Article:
Electronic waste recycling is gaining currency around the world as larger quantities of electronics are coming into the waste stream. Managing the increasing volumes of e-wasteeffectively and efficiently–in cost and environmental impact–is a complex task. Firstly,special logistic requirements are necessary for collecting the e-waste. Secondly, e-wastecontains many hazardous substances which are extremely dangerous to human health andthe environment, and therefore disposal requires special treatment to prevent the leakageand dissipation of toxics into the environment. At the same time, it is a rich source of metals such as gold, silver and copper, which can be recovered and brought back into the production cycle. This particular characteristic of e-waste has made e-waste recycling alucrative business in both developed as well as developing countries. While somecountries have organised systems for the collection, recycling, disposal and monitoring,other countries are still to find a solution that ensures jobs while minimizing the negativeenvironmental impacts of e-waste recycling. This paper presents a comparison of the end-of-life treatment of electronics in two countries, Switzerland and India.Switzerland was chosen because it was the first country to implement an industry-wideorganised system for the collection and recycling of electronic waste. Having beenoperational for a decade, the Swiss system provides the best opportunity to study theevolution of an e-waste management system. India was chosen as the other country for study because it is not only among the fastest growing markets for the consumption of electronic appliances, but also because it has a large recycling industry and has emerged asa major market for old and junked computers (Agarwal et al., 2003). The purpose of this paper is twofold. The first is to provide a description of the current e-waste management system in the two countries. The second is to compare the twosystems and understand how and why they differ. The comparison is being made only of the overall national situations in each country, looking in each case at only a fewinteresting social and environmental aspects.Data and information for both case studies was collected through personal interviewswith leading experts, senior management of appliance manufacturers as well as highranking government officials responsible for environmental policy. The Indian case studyis based primarily on a pilot study conducted by Empa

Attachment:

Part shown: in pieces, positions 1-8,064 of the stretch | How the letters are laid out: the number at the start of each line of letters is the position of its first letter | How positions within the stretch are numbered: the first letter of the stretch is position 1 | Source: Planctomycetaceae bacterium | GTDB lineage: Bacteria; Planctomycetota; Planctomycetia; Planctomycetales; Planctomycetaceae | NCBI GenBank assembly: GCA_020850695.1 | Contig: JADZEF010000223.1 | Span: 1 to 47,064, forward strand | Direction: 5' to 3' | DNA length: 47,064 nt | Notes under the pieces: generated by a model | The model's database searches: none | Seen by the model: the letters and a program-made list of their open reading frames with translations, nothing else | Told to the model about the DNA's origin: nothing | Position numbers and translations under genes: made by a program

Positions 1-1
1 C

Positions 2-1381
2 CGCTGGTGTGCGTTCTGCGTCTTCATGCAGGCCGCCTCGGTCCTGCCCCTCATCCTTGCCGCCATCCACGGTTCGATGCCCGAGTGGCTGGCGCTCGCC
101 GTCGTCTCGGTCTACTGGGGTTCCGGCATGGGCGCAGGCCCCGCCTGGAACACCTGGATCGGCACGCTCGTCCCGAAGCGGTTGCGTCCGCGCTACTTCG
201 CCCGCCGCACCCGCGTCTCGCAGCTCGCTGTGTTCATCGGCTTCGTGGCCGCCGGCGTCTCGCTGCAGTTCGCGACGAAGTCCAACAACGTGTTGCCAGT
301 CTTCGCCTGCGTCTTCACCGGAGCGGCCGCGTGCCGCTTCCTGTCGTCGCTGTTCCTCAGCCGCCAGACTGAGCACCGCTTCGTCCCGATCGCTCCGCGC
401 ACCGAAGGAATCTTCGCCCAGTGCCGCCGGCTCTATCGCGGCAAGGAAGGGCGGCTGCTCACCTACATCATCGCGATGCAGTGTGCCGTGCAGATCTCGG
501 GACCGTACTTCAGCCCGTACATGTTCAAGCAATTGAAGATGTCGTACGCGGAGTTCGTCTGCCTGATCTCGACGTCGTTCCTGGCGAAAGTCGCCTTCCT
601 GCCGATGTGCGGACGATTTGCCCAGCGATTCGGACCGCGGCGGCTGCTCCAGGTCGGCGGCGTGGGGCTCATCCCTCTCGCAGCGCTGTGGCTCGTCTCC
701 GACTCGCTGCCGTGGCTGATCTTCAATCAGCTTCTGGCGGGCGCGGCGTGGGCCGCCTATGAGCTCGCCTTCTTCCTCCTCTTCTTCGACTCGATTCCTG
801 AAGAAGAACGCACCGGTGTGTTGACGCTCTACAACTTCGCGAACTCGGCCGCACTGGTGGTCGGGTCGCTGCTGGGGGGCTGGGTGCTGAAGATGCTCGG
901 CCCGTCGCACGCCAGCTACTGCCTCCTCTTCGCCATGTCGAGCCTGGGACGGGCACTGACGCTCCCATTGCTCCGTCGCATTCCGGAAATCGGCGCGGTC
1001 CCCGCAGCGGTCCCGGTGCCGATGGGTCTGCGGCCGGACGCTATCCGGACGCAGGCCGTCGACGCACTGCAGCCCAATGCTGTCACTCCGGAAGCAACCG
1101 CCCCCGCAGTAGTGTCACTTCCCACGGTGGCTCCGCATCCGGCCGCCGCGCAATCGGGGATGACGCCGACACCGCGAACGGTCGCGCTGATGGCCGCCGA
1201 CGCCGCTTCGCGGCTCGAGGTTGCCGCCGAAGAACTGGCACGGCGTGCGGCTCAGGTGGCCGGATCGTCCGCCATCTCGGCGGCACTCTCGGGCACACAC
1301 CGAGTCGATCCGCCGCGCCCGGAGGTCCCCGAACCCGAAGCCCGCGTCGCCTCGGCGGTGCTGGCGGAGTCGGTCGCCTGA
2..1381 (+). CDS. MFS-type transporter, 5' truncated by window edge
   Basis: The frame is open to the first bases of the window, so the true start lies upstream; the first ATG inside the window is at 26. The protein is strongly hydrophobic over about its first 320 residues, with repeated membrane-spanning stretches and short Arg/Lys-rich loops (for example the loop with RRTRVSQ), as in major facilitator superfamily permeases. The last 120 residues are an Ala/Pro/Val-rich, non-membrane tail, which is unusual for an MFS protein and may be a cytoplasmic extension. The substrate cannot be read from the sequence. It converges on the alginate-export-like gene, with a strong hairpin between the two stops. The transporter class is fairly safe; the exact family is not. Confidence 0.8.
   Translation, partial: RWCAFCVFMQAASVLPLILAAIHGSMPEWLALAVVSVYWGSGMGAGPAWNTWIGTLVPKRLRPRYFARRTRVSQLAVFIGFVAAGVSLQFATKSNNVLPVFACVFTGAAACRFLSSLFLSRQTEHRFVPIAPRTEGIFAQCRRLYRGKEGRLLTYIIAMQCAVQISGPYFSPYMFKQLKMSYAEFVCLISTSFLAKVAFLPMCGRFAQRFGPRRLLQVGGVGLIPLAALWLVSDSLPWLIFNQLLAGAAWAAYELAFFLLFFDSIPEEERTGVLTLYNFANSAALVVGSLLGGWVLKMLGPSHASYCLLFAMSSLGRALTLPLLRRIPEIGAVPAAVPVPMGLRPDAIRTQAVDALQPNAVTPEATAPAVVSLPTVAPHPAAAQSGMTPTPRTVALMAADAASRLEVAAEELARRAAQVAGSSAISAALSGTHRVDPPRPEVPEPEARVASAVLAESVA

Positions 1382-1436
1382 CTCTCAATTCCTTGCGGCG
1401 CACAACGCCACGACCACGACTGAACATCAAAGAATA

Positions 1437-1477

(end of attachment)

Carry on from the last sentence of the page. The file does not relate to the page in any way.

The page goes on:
1
in Delhi in 2003–2004 (Empa,2004). The authors assume that the pattern of e-waste handling in the rest of India, mainlythe large urban centres, is similar to that of New Delhi.
2. E-waste recycling in Switzerland
2.1. Background 
Switzerland, with one of the highest per capita incomes in the world,
2
is also among itsmost technologically advanced countries. The total installed PC base in Switzerland is
1
Empa—Swiss Federal Laboratories for Material Testing and Research.
2